I can't believe I am writing another post that draws inspiration from America's Next Top Model. (Read the first one HERE.) It is such a silly show and I am not proud of watching it. But I take my ideas where I can find them.

On that show, they are always talking to the girls about communicating through their photos. Apparently, it is not enough to be pretty, and to know how to use the light to catch the angles of your face beautifully. That is all craft, but the art is that you also have to be telling a story with your eyes and have something going on in your head. And suddenly this week that all popped into focus and made sense to me personally.

I played a gig a few weeks ago and was blown away by the playing of the excellent principal oboist. I was astounded by how much meaning and depth she could pack into her lines. Even single note solos were breathtaking in their clarity and sense of direction. Of course, the oboe playing itself was flawless and lovely, but her m…

Good Oboe Book

I read a great book this week - Oboemotionsby Stephen Caplan. I was skeptical at first, because the oboe is such a niche market. I buy anything that says OBOE on it, because there is not much, and of course I find a lot of fluff. Because there is so little that is specific to my instrument, I am accustomed to reading sports psychology or marketing manuals and automatically translating the ideas in my mind for my own needs. Having all of the work done for me sort of felt a little cheap - like I wasn't really having to think to learn.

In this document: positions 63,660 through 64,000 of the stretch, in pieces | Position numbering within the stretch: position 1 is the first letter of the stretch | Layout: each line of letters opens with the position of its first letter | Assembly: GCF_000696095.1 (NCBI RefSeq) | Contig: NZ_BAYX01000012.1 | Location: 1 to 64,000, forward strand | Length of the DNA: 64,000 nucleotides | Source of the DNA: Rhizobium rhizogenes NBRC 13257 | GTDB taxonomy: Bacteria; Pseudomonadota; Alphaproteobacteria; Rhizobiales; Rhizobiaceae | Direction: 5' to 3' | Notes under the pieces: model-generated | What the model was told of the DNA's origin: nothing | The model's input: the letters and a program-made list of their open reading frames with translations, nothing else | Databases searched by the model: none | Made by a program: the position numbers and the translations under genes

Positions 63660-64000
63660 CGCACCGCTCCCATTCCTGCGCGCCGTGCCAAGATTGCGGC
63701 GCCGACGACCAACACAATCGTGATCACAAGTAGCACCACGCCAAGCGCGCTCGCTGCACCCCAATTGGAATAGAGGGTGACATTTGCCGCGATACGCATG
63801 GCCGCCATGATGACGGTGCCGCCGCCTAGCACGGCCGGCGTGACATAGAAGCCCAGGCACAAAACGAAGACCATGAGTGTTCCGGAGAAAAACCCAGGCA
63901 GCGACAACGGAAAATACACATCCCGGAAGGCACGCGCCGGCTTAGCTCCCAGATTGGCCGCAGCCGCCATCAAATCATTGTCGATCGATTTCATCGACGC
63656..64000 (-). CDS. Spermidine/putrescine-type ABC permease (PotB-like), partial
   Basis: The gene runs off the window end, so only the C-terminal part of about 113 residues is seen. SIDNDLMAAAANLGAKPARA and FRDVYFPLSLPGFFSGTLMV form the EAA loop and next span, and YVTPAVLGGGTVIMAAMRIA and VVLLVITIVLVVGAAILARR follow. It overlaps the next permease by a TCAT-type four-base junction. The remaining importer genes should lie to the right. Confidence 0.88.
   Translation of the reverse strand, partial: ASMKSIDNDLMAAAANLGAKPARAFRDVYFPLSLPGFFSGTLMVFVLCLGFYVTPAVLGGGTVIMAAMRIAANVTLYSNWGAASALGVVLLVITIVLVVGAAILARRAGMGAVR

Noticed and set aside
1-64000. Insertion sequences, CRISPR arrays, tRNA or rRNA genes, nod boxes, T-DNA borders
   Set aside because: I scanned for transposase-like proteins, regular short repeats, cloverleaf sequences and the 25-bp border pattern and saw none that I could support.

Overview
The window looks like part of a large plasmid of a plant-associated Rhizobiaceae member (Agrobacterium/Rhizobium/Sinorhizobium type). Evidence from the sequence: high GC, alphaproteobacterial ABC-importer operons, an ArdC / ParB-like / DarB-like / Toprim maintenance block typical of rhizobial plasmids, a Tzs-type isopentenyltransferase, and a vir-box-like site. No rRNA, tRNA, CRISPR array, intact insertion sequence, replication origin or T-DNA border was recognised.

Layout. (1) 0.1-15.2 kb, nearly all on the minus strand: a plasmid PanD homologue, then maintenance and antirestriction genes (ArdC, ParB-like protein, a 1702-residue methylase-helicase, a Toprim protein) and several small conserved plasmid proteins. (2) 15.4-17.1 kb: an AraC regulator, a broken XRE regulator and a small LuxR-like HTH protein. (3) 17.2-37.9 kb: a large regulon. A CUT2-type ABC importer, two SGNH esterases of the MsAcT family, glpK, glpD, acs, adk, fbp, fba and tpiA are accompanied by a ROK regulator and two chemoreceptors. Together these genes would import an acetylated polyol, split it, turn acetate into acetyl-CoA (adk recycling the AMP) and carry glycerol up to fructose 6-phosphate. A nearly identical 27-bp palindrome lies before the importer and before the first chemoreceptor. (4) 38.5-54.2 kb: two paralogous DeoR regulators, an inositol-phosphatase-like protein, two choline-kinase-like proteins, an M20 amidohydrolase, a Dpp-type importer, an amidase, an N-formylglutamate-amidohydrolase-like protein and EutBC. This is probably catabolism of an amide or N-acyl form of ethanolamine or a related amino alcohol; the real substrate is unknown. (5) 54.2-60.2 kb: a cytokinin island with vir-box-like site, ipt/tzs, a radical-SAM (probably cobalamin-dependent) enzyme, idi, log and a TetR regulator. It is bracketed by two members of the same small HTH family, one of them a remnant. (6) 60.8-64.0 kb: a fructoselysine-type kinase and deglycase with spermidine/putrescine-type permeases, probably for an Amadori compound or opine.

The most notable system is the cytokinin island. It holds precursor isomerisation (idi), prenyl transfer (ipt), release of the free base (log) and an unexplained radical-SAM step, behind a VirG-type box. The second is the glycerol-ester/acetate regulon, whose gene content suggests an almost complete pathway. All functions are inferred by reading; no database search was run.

That said, the book was terrific. All about the physicality of playing the oboe, and intelligent ways to think about what is going on inside one's body. There were a few tweaks that I've been thinking about in my own playing - his approach to basic articulation is a little different from my own, for example, and I've been using this Mozart week to experiment - but mostly I was excited to have more ways to approach student problems. …

Upcoming Concert